39

Created a function

CREATE FUNCTION Split_On_Upper_Case(@Temp VARCHAR(1000))
RETURNS VARCHAR(1000)
AS
BEGIN
DECLARE @KeepValues AS VARCHAR(50)
SET @KeepValues='%[^ ][A-Z]%'
WHILE PATINDEX(@KeepValues COLLATE Latin1_General_Bin,@Temp)>0
SET @Temp=STUFF(@Temp,PATINDEX(@KeepValues COLLATE Latin1_General_Bin,@Temp)+1,0,' ')
RETURN @Temp
END

When iam trying to exexute this SELECT Split_On_Upper_Case('SaiBharath') It gives an error "'Split_On_Upper_Case' is not a recognized built-in function name.".Can someone please explain this

1
  • 1
    @Mansoor - Please? Dec 19 '16 at 9:30
60

Add [dbo] in prefix and then execute as same :

SELECT [dbo].[Split_On_Upper_Case] ('SaiBharath')
4
  • 12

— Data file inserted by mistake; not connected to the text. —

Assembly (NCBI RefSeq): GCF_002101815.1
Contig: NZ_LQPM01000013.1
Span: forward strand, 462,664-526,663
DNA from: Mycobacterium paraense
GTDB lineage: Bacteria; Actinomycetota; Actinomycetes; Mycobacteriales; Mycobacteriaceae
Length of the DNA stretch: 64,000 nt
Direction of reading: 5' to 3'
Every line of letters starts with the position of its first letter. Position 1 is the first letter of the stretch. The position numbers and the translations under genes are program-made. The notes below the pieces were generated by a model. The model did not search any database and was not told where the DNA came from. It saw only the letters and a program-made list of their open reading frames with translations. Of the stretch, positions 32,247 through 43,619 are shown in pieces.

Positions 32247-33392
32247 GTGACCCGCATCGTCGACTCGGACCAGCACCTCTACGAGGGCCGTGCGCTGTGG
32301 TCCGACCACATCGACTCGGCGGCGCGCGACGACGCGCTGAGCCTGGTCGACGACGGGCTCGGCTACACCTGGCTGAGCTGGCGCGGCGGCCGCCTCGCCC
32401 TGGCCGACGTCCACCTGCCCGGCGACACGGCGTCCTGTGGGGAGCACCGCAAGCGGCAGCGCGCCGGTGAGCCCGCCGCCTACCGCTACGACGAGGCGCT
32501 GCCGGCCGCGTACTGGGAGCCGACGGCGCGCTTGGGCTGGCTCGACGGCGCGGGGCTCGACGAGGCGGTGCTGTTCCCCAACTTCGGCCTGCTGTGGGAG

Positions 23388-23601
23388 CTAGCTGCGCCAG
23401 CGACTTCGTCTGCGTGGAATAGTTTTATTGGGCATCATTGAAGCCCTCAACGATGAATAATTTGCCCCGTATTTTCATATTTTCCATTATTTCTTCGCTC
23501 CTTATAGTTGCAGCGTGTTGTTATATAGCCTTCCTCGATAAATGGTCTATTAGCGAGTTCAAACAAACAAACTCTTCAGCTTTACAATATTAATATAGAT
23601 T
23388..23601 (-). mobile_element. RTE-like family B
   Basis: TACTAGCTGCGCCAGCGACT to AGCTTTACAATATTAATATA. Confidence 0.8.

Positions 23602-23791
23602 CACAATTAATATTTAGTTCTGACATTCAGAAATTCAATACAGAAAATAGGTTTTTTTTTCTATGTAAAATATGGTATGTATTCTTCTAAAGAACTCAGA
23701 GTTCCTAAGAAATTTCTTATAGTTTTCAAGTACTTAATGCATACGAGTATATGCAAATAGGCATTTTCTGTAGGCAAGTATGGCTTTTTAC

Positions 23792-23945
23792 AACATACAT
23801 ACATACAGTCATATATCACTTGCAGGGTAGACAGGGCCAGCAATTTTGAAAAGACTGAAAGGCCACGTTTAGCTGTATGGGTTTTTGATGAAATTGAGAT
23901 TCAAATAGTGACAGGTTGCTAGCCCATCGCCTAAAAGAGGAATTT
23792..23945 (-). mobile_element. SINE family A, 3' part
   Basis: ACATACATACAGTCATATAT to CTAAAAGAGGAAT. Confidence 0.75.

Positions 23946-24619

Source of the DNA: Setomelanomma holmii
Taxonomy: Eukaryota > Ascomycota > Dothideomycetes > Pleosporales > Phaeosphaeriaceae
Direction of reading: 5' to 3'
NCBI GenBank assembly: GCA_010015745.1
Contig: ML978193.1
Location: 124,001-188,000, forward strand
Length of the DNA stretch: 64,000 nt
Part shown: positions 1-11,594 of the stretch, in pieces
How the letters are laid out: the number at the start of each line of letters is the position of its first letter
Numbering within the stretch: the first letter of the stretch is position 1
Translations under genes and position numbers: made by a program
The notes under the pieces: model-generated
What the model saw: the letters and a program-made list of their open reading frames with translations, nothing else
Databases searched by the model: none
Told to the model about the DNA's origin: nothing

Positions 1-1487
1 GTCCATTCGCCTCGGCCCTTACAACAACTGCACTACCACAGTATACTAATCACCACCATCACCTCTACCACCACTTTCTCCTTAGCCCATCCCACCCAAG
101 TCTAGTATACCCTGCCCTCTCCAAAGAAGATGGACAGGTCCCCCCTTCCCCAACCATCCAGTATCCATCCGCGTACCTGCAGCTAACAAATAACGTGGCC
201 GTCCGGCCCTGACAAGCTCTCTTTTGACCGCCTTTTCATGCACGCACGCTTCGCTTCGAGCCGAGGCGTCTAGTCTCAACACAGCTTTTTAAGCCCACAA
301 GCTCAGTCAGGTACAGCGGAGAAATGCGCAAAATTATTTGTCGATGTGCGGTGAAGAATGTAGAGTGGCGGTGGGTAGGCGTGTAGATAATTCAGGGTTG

Good answers have not only code but also some explanation.
    – GuidoG
    Dec 19 '16 at 9:35
  • To be fair, Microsoft seem to provide very little explanation of this either. This answer has been enough to solve the frustration I've had for the past half hour trying to execute functions. Oct 14 '18 at 5:01
  • Thanks for the answer to this but I wonder if there is a way of avoiding using dbo. ? Please see my question here :stackoverflow.com/questions/52953159/…
    – Neil
    Oct 23 '18 at 15:51
  • Even this is not solving the problem. I am getting "Function not found" error, even i have reconnected the server and restarted to refresh the memory. thanks Sep 27 '21 at 12:14
12

To execute function in sql, prefix dbo should be used.

SELECT [dbo].[Split_On_Upper_Case] ('SaiBharath')
0
9

Just to make sure, set the database you created your function on first by using the use clause and then prefix the call of your function with dbo.

USE <DatabaseName>

SELECT dbo.Split_On_Upper_Case('camelCase')

Also, a good practice is prefixing each function or database object for that matter, with its schema name.

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